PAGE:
His Fifteen Minutes

Vincent Avatar

I didn’t want to talk about it. There are enough people talking about it. Analyzing it. Thirty-three people dead. Murdered without reason. “Without reason.” Senseless. That’s what makes the situation all the more tragic, all the more depressing. Sad. There was no reason for it. It was just spleen. Everyone involved was collateral damage to his rage.

They’re dead. He’s dead. What did it prove? Why? As disturbing, sad, and painful as these days are, the human heart is a very resilient organ. The survivors and the friends and families of the deceased will move on. Live. And cope with the tragedy and loss. He will become a statistic. His fifteen minutes will fade and he will become a statistic.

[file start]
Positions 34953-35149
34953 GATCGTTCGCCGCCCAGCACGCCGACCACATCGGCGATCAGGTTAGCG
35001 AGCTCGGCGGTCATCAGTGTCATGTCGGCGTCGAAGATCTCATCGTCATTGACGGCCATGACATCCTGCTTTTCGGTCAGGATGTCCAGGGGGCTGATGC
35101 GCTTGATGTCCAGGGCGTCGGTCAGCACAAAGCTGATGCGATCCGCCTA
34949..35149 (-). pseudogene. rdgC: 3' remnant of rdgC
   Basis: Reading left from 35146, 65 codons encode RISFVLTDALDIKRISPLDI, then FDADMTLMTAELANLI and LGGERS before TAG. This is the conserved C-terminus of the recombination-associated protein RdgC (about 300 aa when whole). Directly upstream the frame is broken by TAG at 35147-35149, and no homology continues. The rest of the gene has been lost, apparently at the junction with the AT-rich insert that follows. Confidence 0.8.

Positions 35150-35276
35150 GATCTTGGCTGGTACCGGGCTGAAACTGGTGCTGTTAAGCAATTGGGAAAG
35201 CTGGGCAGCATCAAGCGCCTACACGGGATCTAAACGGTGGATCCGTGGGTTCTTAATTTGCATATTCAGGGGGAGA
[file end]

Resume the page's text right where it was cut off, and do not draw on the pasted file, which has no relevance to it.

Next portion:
So what was the point?

The senselessness of it all is what upsets me most. Do I ever want to be able to understand something like this?

The cynic in me asks: Where will you be? What will you be doing? when this happens again?

The imagined enemy. I remember reading Notes from Underground, where the narrator speaks of a great offense that the alleged offender is completely unaware of. The narrator imagines conflict where it is only coincidence. The narrator needs conflict to justify living, so he dramatizes an accidental bump in a crowd into the greatest injustice and insult.

I am infuriated by the killer’s insistance of “victimization.” He takes no responsibility for his actions (including his own suicide). He hid behind the persona, Ishmael Ax. Being victimized (perceived or not) does not justify victimizing others. Revenge makes for a nice story vehicle but is ineffective as a solution to any real world problems.

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